Thing is, I don’t want to eat cynicism and balance statements. I want to eat an artist’s genuine, sincere love of their work and of the warmth of experience it engenders. If you’re paying attention, you can taste the difference, just like you can see the difference between a Picasso sketch and a hotel room oil painting.
My epiphany that night was that Jeff and Debi Fletcher are artists. They love feeding people, because it gives the eaters, and the Fletchers, a moment of happiness (and the occasional epiphany). Judging from their cadre of fan-friends that night, they’re also fostering community, a metaphorical table around which important stuff happens. And they certainly gave us an utterly unforgettable night in Apalachicola, a memory that will make me smile every time I think about it.
Art is experience; it’s a play, novel, painting, song or meal that changes the way you think ever after. And it’s worth the price of admission every time, because nobody can ever take the experience away from you.
Now that I think about it, that’s how Hal and I wind up choosing our favorite places to eat: some combination of love and artistry exists there, from the food itself to the space that houses it and the personalities of the people who bring it forth. Geoff Benson’s burgeoning talent as a young cook, the journey of discovery he’s just embarking upon, is evident in the creative chef’s tasting menus he creates.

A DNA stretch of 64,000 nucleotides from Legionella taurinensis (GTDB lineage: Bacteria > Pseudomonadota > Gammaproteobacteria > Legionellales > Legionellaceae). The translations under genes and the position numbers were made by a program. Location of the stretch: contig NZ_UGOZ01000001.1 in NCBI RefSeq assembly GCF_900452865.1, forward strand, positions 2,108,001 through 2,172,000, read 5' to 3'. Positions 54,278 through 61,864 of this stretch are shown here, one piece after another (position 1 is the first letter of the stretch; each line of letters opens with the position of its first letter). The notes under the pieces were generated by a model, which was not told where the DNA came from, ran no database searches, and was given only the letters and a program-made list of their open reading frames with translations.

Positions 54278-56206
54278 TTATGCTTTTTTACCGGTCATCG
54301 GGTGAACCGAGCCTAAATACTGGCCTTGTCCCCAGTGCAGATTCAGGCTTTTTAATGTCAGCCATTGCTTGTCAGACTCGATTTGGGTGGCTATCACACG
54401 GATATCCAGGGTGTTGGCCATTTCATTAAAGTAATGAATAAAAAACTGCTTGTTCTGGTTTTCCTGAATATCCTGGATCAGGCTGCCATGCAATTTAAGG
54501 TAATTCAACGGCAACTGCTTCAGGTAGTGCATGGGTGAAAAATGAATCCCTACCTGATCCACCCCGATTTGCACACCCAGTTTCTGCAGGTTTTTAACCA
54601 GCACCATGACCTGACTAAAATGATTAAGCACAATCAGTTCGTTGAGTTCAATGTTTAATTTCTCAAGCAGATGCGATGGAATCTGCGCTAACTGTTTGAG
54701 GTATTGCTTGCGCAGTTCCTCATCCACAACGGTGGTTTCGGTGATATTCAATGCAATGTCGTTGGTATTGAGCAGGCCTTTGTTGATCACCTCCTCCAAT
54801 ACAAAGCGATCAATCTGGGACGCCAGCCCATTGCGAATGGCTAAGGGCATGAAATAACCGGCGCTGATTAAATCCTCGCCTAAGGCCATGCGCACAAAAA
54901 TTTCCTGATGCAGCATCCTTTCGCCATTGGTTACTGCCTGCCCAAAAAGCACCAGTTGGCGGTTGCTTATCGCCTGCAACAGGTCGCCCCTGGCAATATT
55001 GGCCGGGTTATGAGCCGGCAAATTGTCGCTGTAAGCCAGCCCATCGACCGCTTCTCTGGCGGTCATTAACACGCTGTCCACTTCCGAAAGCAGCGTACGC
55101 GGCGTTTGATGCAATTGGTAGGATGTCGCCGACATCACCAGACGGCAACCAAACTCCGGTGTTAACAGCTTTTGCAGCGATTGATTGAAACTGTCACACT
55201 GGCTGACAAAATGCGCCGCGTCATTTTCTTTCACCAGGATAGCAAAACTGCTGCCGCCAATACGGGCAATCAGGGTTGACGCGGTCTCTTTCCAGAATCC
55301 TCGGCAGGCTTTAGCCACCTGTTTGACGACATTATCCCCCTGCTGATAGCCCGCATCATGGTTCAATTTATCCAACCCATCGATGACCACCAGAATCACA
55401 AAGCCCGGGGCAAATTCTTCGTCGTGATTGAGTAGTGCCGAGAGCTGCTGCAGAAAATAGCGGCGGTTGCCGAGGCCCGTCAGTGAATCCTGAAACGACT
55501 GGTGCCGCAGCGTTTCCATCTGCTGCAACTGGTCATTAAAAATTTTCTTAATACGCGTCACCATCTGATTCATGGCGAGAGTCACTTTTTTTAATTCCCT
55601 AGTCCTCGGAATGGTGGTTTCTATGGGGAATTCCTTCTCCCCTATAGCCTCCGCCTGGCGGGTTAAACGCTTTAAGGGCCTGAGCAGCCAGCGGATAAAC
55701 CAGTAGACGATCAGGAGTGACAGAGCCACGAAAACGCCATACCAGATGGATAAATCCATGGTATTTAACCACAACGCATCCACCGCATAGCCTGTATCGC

And Mirror Restaurant, which has been our home-away-from-home for nearly a decade, is a mixup of the creativity of its parents, owners Colleen and Michael DeGregory, our dear friends. We spent many of the turning-point events of our lives there at the bar — bachelorette party, birthdays, anniversaries, a fabulous book-release party they threw for me without charging me (!)…And I’ll never forget the night we wandered in, desolate, the night of a young friend’s sudden death. “You must be starving,” said Mike D. “Lemme get you something.” I didn’t even know what I wanted, but he did, wordlessly bringing out a plate and setting it before me. I devoured it. It was delicious, and it made me feel better.
That’s love and artistry, at its best. And now that I’ve tasted it, I don’t want anything less.